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awk '/@/{print "  \"" $$_ "\\n\"" }' file

I know the prototype of awk is:

awk 'pattern {action}' file

But what does @ and $$_ mean?

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did you find this embedded in a Makefile? A little more context would help. Good luck. –  shellter Jun 9 '11 at 14:10
    
@shellter ,yes,it's in a makefile. –  compile-fan Jun 9 '11 at 14:31

2 Answers 2

up vote 0 down vote accepted

It looks like the underscore character is simply a variable in this case. And since it is not initialized, it has the value of zero. Thus, $_ is equivalent to $0, which refers to the entire line that was processed. I think that it could also have been written $x since x would be an uninitialized variable.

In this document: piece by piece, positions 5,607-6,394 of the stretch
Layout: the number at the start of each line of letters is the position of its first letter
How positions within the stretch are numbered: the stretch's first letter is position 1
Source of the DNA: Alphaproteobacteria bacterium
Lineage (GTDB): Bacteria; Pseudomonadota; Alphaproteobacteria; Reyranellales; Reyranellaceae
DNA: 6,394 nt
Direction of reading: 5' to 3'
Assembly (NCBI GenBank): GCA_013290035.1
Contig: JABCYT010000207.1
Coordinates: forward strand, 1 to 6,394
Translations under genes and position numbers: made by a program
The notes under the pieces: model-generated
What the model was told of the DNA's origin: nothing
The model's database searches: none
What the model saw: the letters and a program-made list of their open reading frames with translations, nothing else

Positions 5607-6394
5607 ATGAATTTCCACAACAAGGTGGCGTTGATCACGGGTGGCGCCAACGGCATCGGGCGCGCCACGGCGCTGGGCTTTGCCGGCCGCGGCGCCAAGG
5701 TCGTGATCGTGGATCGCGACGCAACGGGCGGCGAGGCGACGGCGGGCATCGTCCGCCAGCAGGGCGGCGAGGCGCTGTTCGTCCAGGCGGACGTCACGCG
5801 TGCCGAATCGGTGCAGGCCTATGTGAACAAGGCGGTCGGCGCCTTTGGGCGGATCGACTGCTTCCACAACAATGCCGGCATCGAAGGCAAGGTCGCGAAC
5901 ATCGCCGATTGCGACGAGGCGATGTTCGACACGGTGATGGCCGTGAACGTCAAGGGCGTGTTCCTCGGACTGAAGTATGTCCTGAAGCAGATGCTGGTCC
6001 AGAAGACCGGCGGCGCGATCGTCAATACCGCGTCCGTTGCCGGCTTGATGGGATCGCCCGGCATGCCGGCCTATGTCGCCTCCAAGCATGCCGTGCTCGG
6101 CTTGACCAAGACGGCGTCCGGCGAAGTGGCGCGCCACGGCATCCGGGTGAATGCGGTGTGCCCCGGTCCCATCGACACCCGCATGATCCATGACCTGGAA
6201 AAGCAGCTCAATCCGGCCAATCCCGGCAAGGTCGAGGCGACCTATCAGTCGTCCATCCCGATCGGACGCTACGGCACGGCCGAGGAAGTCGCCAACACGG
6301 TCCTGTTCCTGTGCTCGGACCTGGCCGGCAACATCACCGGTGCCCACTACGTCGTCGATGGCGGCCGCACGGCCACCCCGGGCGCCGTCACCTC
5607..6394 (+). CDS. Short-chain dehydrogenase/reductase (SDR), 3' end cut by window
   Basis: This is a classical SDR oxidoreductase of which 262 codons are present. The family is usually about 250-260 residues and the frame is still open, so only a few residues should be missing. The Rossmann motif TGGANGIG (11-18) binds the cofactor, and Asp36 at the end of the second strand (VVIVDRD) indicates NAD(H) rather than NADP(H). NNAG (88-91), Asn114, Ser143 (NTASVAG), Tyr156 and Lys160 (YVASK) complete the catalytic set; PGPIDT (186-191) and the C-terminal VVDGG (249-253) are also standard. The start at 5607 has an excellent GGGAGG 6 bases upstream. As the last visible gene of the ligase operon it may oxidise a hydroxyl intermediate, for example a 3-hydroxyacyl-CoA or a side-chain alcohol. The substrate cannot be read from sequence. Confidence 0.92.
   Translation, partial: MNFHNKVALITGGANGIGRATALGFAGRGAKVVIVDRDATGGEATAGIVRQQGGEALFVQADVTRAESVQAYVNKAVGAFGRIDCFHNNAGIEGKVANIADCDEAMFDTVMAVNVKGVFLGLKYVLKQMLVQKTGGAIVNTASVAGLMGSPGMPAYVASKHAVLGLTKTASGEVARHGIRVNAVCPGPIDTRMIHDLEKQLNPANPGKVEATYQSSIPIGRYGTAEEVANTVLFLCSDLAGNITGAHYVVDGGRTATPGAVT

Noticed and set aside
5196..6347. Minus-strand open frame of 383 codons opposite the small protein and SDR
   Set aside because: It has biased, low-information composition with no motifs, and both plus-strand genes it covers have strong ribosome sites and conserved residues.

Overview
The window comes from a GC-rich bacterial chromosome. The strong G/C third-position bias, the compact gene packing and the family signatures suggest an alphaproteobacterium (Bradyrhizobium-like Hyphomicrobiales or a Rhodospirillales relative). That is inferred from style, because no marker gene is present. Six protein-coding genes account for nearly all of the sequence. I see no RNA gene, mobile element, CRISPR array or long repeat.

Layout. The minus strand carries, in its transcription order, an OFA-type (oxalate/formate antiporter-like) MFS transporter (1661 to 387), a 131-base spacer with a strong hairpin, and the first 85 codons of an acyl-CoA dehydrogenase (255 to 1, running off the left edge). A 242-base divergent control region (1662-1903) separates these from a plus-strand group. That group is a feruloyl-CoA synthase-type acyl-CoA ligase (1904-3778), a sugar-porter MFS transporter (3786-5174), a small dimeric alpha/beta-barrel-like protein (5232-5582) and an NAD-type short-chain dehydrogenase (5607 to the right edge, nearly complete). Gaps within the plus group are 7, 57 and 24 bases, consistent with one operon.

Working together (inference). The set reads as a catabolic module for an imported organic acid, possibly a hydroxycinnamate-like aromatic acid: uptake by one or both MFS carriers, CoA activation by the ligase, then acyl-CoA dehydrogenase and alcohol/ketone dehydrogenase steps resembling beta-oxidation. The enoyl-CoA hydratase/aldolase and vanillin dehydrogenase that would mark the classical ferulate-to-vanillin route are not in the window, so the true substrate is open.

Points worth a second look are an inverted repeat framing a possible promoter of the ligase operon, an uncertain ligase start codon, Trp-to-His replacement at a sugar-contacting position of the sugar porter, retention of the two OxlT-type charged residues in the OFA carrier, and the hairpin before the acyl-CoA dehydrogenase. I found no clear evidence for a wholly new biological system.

Since it appears in a makefile, two dollar signs are needed (it is a special character in a makefile) to produce a single dollar sign in the command.

And as already mentioned by Nemo, the @ is simply the pattern. Any line containing @ would be matched.

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OK that is weird. It appears to have the same effect as:

awk '/@/{print "  \"" $_ "\\n\"" }' file

And also the same effect as:

awk '/@/{print "  \"" $0 "\\n\"" }' file

That is, it takes any line of the form foo@bar and converts it to "foo@bar\n" (with two leading spaces). Lines without an @ get dropped because they do not match the pattern.

But I have never seen the double-dollar sign, nor the use of $_ as a synonym, nor can I find them documented anywhere...

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